Sunday, October 8, 2017
The Silence of Ghosts by Jonathan Aycliffe
Synopsis From Back Cover:
Dominic Lancaster hoped to prove himself to his family by excelling in the Navy during World War II. Instead he is wounded while serving as a gunner and loses his leg. Still recovering from his wounds and the trauma of his amputation when the Blitz begins, Dominic finds himself shuffled off to the countrysideend by his family, along with his partially deaf sister, Octavia. The crumbling family estate on the shores of Ullswater is an old, much-neglected place that doesn't seem to promise much in the way of happiness or recovery.
Something more than a friendship begins to flourish between Dominic and his nurse, Rose, in the late autumn of that English countryside, as he struggles to come to terms with his new life as an amputee. Another thing that seems to be flourishing is Octavia's hearing.
As winter descends, sinister forces seem to be materializing around Octavia, who is hearing voices of children. After seeing things that no one else can see and hearing things that no one else can hear, Octavia is afflicted with a sickness that cannot be explained. With Rose's help, Dominic sets out to find the truth behind the voices that have haunted his sister. In doing so, he uncovers an even older, darker evil that threatens not only Octavia but also Rose and himself.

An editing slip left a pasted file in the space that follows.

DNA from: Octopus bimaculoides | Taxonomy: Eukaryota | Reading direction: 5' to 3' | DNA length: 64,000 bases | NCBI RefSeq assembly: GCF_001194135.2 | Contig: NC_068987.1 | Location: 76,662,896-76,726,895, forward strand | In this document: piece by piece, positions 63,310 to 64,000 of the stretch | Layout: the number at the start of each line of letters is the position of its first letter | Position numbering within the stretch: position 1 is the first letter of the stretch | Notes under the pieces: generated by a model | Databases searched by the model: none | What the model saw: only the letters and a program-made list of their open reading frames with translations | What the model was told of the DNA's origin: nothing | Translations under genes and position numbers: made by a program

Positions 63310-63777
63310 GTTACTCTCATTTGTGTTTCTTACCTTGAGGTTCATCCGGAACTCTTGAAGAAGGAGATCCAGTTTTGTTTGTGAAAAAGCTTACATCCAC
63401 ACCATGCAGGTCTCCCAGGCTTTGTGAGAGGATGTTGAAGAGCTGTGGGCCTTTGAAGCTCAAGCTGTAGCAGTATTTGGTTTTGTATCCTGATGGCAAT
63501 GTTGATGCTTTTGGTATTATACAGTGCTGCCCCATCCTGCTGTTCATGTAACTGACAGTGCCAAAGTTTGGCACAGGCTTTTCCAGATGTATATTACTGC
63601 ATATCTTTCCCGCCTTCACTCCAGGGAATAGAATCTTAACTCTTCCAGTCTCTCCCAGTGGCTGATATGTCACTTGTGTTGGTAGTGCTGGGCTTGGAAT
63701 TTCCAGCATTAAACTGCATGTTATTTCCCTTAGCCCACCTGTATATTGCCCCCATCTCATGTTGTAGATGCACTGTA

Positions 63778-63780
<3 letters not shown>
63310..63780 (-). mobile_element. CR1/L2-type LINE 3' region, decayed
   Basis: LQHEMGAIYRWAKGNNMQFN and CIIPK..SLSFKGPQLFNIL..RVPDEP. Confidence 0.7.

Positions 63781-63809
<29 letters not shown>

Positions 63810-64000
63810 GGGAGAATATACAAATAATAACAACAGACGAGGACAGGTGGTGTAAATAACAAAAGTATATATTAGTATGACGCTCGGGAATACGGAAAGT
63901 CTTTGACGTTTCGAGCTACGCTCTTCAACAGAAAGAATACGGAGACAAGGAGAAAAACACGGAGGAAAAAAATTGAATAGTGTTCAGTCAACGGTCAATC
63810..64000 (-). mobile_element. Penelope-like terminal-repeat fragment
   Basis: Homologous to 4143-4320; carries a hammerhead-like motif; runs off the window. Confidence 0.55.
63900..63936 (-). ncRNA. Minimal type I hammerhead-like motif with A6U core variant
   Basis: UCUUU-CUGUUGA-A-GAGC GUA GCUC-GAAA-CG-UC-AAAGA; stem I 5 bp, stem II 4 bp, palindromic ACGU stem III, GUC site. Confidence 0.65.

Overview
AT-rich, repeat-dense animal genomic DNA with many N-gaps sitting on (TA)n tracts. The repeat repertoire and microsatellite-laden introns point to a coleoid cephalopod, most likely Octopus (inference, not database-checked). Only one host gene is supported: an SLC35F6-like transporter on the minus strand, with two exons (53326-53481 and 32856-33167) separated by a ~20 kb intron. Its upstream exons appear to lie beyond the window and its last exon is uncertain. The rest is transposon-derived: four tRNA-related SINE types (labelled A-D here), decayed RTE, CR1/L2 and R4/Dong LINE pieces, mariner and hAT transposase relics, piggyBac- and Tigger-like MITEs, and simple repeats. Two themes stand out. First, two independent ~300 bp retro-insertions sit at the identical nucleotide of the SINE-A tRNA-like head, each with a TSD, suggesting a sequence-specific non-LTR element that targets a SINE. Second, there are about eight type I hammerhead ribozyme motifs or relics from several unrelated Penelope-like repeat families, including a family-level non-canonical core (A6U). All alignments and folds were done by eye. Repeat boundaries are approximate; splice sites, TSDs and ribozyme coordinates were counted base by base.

There is something about this time of year that has me craving a good ghost story. Halloween merchandise is lining the store shelves, the serious decorators have already started on their homes, scary movies become habitual viewing, and my reading tastes get darker. Don't get me wrong, I love a good scare anytime of the year, but this is when I want to wallow in them.
Haunted house stories are my weakness, and I can rarely pass one up. Of my favorite books of all time, at least four of them feature a house I would do anything to visit in real life. I'm not sure how I stumbled across this one, but I'm damn glad I did.
Atmosphere is the key to a well crafted ghost story, and boy did this have a suffocating aura permeating the pages. It enfolds the reader, wrapping them in dread. It crawls in through the readers eyes, burrowing its way into brain tissue. As a reader, I found myself unable to put the book down, because I did not want Dominic, Rose, and Octavia to fade away, lost amongst the depair.
Despite a postscripted ending that I could have done without, and not fully sure I truly understood, if this is typical of Mr. Aycliffe's work, I can't wait to wallow around with him some more. Now, I just need the weather man to get with the program.